The trial court issued a brief written order following trial whereby it found that Plaintiff failed to meet its burden of proof. The order did not go into detail regarding many of the material issues that were in dispute, thus leaving the Court of Appeals with many unanswered questions.
Court of Appeal’s Analysis
Ultimately, the Court of Appeals had to decide what “refer” means under the federal AKS. Plaintiff contended that MPI’s payments under the MSA were intended to secure access to the client information in the HCI files that it then used to place solicitation calls. Thus, Plaintiff claimed that this was, in fact, a referral.
In a prior landmark decision of the Seventh Circuit Court of Appeals, United States v. Patel, 778 F.3d 607 (7th Cir. 2015), the court likewise dealt with the definition of “refer” under the AKS. As the Court of Appeals noted from its Patel decision:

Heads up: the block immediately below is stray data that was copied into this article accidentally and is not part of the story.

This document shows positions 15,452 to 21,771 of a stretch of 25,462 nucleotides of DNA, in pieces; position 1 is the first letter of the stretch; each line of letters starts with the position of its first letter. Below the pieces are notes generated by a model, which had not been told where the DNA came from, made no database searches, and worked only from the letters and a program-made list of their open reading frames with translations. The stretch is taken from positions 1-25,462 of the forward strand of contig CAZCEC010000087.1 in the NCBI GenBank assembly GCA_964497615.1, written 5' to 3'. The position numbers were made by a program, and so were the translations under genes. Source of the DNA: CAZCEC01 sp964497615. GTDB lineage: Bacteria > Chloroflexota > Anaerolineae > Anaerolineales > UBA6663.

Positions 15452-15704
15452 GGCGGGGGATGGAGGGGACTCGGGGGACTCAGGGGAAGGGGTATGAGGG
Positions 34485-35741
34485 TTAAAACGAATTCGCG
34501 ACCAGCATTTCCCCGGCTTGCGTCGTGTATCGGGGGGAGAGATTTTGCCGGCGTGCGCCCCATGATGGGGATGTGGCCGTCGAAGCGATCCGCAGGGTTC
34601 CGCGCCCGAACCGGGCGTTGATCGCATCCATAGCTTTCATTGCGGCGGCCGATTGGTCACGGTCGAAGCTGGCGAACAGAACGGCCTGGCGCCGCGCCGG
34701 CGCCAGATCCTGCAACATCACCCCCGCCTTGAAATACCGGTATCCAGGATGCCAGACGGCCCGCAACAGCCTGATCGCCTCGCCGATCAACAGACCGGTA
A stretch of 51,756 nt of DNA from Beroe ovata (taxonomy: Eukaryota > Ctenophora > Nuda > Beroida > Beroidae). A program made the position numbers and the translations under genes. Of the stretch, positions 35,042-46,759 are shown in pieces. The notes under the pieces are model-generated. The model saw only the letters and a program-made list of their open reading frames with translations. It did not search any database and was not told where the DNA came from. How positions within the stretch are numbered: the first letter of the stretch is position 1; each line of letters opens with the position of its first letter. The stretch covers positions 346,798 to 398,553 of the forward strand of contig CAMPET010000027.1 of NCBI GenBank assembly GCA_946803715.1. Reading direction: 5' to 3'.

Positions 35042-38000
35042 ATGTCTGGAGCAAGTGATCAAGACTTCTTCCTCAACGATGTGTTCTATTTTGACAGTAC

The central characteristic of the referral, we explained, was that the doctor “facilitate[d] or authorize[d]” the patient’s choice of provider. A doctor stands between the patient and his chosen provider because his approval is necessary to obtain the services, and “[e]xercising this gatekeeping role is one way that doctors refer their patients to a specific provider.” In so concluding, we observed that our holding was consistent with Congress’s broad objectives in the [AKS] of preventing Medicare and Medicaid fraud and protecting patient choice. (internal citations omitted.)
Patel’s holding that a physician “refers” patients to a home healthcare provider when he approves them for services does not directly control this case, which concerns not a gatekeeping doctor but an organization (here, HCI) with no certification authority. The applicable lesson is instead that the definition of a referral under the [AKS] is broad, encapsulating both direct and indirect means of connecting a patient with a provider. It goes beyond explicit recommendations to include more subtle arrangements. And the inquiry is a practical one that focuses on substance, not form.